Categories
graduate training schemes

All You Need to Know About Graduate Training Schemes

If you want to break into a big organisation, receive expert training and get well paid in the process, a graduate training scheme could be for you.

1. They are offered by big organisations

Graduates schemes are typically offered by big organisations such as the Civil Service, PwC and the NHS.

2. They are fixed term

Training schemes are typically offered to graduates for a fixed term of between 18 months and two years.

3. They are competitive

Graduate schemes are a great opportunity to work and train in a real job. As they are well-paid, they are competitive and many require a degree classification of 2:1 or above. 

5. You need to apply early

Don’t wait until graduation to suss out a scheme – applications will be open from the autumn of final year and typically close by Christmas. Check out MyFuture for details of graduate schemes relevant to you.

6. You can find them online

With a bit of desktop research, you can find details of graduate schemes across the UK and Ireland. Here are five sites to check:

Prospects 

Search graduate training opportunities with huge organisations including Google, Amazon and BBC. 

TargetJobs

From the Royal Navy to Bloomberg, search for graduate training opportunities.

Milkround

Search graduate jobs, schemes and internships.

Gradireland

Search graduate jobs, schemes and internships across Ireland.

Gradcracker

Search graduate opportunities in Engineering and Technology.

Categories
CVs Interviews Job Hunting

8 Common interview questions decoded

Queen’s Careers experts explain what an employer really wants to know when the ask these common interview questions.

Q: Tell me about yourself 

What they mean:

Talk me through your CV and tell me how your experiences relate to this particular job. 

What they don’t mean:

Tell me your life history, hobbies and interests and take 20 minutes to do so.

Q: What do you know about the company?

What they mean:

Are you up to date with what our company is currently doing, our main successes and where we plan to go in the future. Prove you want to work here.

What they don’t mean:
Please recite the first page of our website like everyone else and show you have done no original research.


Q: What skills do you have for this job? 

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What they mean:

Give me a summary of your top three skills and make sure you’ve taken them from the Essential Criteria. Prove you know the job.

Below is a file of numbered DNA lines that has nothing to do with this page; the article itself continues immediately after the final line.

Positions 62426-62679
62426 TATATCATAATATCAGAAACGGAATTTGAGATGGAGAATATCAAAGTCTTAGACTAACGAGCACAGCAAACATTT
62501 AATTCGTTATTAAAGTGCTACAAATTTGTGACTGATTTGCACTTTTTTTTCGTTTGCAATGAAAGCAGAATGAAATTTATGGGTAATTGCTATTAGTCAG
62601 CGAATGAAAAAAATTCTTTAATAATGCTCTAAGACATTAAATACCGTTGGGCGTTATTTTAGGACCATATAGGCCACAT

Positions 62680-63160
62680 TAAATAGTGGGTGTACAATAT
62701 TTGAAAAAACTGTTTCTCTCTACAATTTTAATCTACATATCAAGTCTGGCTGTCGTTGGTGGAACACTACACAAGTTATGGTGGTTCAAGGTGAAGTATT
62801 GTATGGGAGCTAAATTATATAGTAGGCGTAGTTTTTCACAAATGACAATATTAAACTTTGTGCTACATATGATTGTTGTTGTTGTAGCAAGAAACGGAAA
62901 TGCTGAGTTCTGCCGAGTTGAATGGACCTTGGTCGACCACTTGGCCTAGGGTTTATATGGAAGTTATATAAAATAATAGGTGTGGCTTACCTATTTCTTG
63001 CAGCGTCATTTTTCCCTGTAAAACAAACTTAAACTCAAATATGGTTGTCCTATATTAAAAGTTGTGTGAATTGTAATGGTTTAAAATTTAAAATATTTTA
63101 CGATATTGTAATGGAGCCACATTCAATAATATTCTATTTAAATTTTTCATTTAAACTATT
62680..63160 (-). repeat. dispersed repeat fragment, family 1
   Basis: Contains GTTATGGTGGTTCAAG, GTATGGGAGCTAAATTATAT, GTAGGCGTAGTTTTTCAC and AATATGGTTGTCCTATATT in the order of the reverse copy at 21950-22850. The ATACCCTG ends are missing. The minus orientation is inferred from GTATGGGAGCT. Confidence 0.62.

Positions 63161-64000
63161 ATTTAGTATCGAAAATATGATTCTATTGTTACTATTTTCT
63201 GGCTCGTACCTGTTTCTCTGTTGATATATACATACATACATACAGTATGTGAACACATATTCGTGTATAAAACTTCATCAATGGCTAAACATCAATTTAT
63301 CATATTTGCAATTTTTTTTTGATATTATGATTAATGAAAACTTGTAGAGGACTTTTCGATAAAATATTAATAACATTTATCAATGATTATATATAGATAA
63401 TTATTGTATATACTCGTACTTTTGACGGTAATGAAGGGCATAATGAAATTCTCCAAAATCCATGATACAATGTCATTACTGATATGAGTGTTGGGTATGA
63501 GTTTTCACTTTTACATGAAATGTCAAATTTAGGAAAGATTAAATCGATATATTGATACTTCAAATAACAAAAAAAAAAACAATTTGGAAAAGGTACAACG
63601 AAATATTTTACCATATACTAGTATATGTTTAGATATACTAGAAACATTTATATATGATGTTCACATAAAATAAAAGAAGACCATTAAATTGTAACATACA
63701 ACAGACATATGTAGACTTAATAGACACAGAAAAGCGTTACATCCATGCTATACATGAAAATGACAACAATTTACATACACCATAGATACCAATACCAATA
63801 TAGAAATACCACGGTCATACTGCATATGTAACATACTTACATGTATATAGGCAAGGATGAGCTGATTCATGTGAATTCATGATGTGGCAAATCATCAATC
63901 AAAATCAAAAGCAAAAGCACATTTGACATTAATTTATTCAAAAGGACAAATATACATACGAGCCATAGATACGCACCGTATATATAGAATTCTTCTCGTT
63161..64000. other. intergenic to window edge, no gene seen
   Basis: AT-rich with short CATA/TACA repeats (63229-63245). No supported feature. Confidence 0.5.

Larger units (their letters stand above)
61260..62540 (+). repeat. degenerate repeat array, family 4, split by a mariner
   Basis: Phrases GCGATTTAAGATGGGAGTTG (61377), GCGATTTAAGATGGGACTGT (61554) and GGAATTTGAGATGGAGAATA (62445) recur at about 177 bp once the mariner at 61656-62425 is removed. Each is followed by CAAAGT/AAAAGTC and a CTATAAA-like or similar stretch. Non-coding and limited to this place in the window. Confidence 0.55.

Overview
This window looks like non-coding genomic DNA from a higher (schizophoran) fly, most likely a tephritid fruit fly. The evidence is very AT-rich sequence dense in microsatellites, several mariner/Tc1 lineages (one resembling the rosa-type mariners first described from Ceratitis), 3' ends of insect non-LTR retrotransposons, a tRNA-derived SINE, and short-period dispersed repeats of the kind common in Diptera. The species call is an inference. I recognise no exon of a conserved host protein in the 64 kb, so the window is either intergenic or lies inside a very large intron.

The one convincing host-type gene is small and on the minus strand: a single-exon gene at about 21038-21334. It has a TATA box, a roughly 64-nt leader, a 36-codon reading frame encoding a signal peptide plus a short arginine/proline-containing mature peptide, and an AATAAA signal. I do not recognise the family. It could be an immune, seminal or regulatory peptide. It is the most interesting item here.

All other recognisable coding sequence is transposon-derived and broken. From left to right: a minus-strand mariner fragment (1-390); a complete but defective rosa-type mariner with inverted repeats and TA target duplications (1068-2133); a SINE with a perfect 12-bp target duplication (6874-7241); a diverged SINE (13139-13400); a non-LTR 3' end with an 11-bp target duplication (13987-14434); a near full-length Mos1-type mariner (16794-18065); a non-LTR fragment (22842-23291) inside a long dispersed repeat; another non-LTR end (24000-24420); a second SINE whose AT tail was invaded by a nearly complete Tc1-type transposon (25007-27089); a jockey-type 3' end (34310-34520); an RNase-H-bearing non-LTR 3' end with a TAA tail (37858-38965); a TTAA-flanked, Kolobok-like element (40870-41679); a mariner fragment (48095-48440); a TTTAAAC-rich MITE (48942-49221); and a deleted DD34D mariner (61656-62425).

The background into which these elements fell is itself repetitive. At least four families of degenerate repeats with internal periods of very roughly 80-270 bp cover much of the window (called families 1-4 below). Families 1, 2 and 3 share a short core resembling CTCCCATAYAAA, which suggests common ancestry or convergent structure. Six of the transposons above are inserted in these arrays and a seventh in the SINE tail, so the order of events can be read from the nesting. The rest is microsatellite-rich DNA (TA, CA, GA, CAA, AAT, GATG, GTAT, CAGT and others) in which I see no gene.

What they don’t mean:
List me over 20 skills and make sure 90% will not relate directly to the job. 

Q: What is your main strength?

What they mean:

Pick something from the Essential Criteria that you believe to be most relevant to the position and give me an example of how you have used it. Prove you can match your skill to the job.

What they don’t mean: 

Tell me something totally unrelated to the job and don’t explain it. Or tell me the heaviest weight you can lift in the gym.

Q: What is your main weakness? 

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What they mean:

Tell me about something work related you struggle with and how you have been taking steps to overcome this. Show me you are proactive and looking  to progress. Prove you have self-awareness 

What they don’t mean:

Tell me something critical to the job that you can’t do or that you have no weaknesses. Or tell me about a health condition you have. 

Q: Can you give me an example of a time when….

What they mean:

Talk me through a practical, relevant example that will show me you have experience in this area. Tell me the Situation and set the scene, explain the Task, detail Action and what YOU

did then tell me the Result (STAR). Prove you can transfer your previous experience to this job.

What they don’t mean:

Please spend 20 minuthteesmrawmobrlikngto find it. about a story and with as much

excess and unnecessary information as possible so that I forget the question.

Q: Why should we hire you? 

MRW I am updating my resume

What they mean:

Give me a summary of your key skills and how they fit this position. Prove your suitability and your passion.

What they don’t mean:

Give me an arrogant answer that will negate anything good you have previously said. 

Q: Do you have any questions?

What they mean:

Ask me something original and Do you have any questions? relevant that shows you are serious

about wanting to work here. Prove you can use your initiative.

What they don’t mean:

Tell me I answered them all in the interview without saying what you had planned to ask.

For more top tips on interviews and graduate job hunting, download GradGuide2020 via the GradFest2020 site.